Muriel Iverson Williams Waterfront Park - Bench project
The City of Poulsbo is preparing to install 10 new benches in front of the Austin-Kvelstad Pavilion at the waterfront park. The benches will be located along the top of the seating area, and most of the existing concrete posts will remain in place for additional seating. This work will be done by the end of April and just in time for upcoming special events including Viking Fest.
(Final bench placement and ADA access may change slightly)
Old Police Station Price Reduction
The City of Poulsbo announces a price reduction on the Old Police Station Property located at 367 NE Hostmark, in downtown Poulsbo. The original listing price was $1,050,000. The price has now been reduced to $950,000. The property is 24,829 square feet, with a listing price of $38.26 per square feet and contains a 3,800 square foot building with parking.
With this price reduction, the City of Poulsbo hopes to spur renewed interest in the property.
The property has panoramic views of Liberty Bay and Front Street, in the heart of downtown Poulsbo. It is located next to a main bus line and provides a quick walk to the Port of Poulsbo, downtown shopping and festivities at Muriel Iverson Williams Water Front Park.
For further information, please contact Mayor Erickson at 360-779-3901.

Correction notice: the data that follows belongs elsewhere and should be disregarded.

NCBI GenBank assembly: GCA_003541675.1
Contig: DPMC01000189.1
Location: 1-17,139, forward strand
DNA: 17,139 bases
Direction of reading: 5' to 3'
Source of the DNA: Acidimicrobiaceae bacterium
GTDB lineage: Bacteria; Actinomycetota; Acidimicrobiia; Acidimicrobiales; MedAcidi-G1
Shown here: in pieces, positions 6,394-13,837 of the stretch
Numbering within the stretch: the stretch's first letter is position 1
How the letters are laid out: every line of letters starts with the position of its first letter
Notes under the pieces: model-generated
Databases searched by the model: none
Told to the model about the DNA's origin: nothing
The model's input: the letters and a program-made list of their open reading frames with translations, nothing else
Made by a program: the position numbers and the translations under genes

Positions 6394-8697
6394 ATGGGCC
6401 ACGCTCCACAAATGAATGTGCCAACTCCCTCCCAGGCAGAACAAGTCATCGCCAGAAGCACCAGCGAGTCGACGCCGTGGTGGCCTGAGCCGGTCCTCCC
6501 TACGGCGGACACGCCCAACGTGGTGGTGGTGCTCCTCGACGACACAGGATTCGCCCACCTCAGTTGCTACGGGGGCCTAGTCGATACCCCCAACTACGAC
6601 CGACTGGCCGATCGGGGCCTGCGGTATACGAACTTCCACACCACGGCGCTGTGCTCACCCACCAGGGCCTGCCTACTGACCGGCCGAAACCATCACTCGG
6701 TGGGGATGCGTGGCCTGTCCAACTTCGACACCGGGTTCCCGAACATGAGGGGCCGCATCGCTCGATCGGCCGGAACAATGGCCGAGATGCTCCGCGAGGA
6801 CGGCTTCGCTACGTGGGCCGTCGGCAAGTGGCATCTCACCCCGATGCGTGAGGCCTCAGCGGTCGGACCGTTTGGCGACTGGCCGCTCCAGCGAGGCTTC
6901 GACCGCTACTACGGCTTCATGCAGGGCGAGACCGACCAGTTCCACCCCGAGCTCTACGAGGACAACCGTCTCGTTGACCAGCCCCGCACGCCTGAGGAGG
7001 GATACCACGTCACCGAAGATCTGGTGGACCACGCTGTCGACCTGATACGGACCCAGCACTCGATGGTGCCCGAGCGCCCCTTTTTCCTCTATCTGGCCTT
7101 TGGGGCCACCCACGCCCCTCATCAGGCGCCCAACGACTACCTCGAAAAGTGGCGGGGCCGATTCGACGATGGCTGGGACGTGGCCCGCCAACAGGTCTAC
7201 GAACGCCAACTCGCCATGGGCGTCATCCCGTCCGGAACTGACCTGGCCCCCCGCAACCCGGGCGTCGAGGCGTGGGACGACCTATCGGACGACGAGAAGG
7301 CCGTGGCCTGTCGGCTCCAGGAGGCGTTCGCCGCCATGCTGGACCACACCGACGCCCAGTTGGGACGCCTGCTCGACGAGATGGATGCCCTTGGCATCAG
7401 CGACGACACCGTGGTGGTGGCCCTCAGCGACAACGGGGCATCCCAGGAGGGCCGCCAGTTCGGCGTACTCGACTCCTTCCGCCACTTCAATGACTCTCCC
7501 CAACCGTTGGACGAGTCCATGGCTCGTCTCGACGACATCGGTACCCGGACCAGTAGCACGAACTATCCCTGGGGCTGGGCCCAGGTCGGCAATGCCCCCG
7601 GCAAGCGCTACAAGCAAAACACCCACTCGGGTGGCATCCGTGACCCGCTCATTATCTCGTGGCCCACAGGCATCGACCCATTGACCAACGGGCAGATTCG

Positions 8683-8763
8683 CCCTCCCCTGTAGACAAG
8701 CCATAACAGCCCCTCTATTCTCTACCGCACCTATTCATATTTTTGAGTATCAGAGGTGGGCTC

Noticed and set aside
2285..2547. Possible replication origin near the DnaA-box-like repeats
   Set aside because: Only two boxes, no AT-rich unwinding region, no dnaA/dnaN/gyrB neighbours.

Velkommen til Poulsbo...Welcome!
Poulsbo's leaders are progressive and forward looking, and are conscientiously working to balance the needs of a growing 21st century city while maintaining the Scandinavian heritage that has earned Poulsbo the nickname "Little Norway".
Poulsbo, Washington, with a population of 9,775, is located in the northern part of Kitsap County and is 4.5 square miles in area. Liberty Bay, originally called Dog Fish Bay, and the majestic, snow-peaked Olympic Mountains to the west induced the Scandinavians to settle in Poulsbo because the area was so similar to the fjords of Norway.
Prior to Euro-American settlement, Poulsbo was in the heartland of the Suquamish People, who have lived in Puget Sound for thousands of years. Suquamish ancestors occupied villages and camps on the Liberty Bay shoreline over the past 5,000 years, hunted throughout the Poulsbo forests and floodplains, fished in bays and streams, and collected shellfish along the marine shoreline.
With the Scandinavians’ arrivals, Poulsbo was founded by Jorgen Eliason, from Fordefjord, Norway, when the primary method of travel was water. Supplies were brought the eighteen-mile trip from Seattle by rowboat and later by steamboat. Over a sixty-year period, the "mosquito fleet", comprised of more than a dozen steamboats, served Poulsbo and other locations along Liberty Bay and Puget Sound carrying passengers and freight to and from Poulsbo and delivering farmers' produce to Pike Place Market in Seattle.
Today Poulsbo is a thriving community with many amenities that attract tourists and encourage people to move to this area. With its picturesque downtown core of rosemaled storefronts and shopping areas at Poulsbo Village, along Viking Avenue, and in College Market Place, Poulsbo offers much to citizens and guests alike. These include several beautiful parks throughout the city, a boardwalk along Liberty Bay, the Valborg Oyen Public Library, three marinas, interesting gift shops, delicious bakeries, good schools including the Olympic College satellite campus, and panoramic views of Liberty Bay and the Olympic Mountains.
For more information on Norwegian culture and heritage please visit: www.thornews.com